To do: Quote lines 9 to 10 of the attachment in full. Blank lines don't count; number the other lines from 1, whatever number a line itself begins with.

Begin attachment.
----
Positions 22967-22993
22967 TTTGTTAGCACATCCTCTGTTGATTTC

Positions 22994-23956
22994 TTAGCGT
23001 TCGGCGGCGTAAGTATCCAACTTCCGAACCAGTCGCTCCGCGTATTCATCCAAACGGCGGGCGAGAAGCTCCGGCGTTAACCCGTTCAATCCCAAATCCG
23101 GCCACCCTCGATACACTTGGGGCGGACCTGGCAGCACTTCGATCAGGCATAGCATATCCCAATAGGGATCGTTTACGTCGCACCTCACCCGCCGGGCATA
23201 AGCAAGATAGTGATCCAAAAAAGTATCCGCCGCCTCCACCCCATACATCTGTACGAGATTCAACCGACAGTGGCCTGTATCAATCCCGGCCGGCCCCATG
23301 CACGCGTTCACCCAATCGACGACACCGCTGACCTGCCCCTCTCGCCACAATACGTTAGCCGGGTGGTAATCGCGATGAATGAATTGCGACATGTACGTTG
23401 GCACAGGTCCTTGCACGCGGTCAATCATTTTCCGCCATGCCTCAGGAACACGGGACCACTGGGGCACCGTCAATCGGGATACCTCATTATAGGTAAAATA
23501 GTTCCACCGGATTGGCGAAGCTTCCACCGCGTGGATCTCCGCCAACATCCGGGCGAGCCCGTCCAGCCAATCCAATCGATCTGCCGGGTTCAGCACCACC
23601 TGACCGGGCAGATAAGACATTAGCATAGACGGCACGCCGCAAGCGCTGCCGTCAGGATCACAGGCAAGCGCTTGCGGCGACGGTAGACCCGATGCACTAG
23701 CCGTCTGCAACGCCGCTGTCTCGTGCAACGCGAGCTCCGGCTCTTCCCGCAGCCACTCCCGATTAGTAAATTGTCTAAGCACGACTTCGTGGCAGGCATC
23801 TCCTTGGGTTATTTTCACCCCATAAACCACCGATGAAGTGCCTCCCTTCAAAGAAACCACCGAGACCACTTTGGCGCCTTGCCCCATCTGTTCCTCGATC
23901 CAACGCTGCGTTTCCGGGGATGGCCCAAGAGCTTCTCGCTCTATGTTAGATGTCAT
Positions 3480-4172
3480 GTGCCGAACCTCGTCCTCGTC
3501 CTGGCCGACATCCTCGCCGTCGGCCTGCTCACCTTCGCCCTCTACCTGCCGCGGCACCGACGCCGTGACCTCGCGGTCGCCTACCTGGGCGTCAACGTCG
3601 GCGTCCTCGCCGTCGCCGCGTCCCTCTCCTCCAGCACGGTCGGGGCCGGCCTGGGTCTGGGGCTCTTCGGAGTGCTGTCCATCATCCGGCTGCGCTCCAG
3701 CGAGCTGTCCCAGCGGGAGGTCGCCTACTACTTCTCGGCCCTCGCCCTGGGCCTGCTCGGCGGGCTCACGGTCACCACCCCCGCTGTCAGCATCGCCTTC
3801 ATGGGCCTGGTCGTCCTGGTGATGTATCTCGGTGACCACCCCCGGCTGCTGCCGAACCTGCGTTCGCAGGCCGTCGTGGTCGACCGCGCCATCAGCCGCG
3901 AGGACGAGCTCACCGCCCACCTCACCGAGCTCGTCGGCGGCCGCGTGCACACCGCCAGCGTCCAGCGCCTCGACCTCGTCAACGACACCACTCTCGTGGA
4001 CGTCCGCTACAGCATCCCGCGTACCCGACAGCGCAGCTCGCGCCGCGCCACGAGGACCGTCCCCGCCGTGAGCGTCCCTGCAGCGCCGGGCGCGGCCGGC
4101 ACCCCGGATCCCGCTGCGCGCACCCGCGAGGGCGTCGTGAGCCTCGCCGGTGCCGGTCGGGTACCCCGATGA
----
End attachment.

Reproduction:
23401 GCACAGGTCCTTGCACGCGGTCAATCATTTTCCGCCATGCCTCAGGAACACGGGACCACTGGGGCACCGTCAATCGGGATACCTCATTATAGGTAAAATA
23501 GTTCCACCGGATTGGCGAAGCTTCCACCGCGTGGATCTCCGCCAACATCCGGGCGAGCCCGTCCAGCCAATCCAATCGATCTGCCGGGTTCAGCACCACC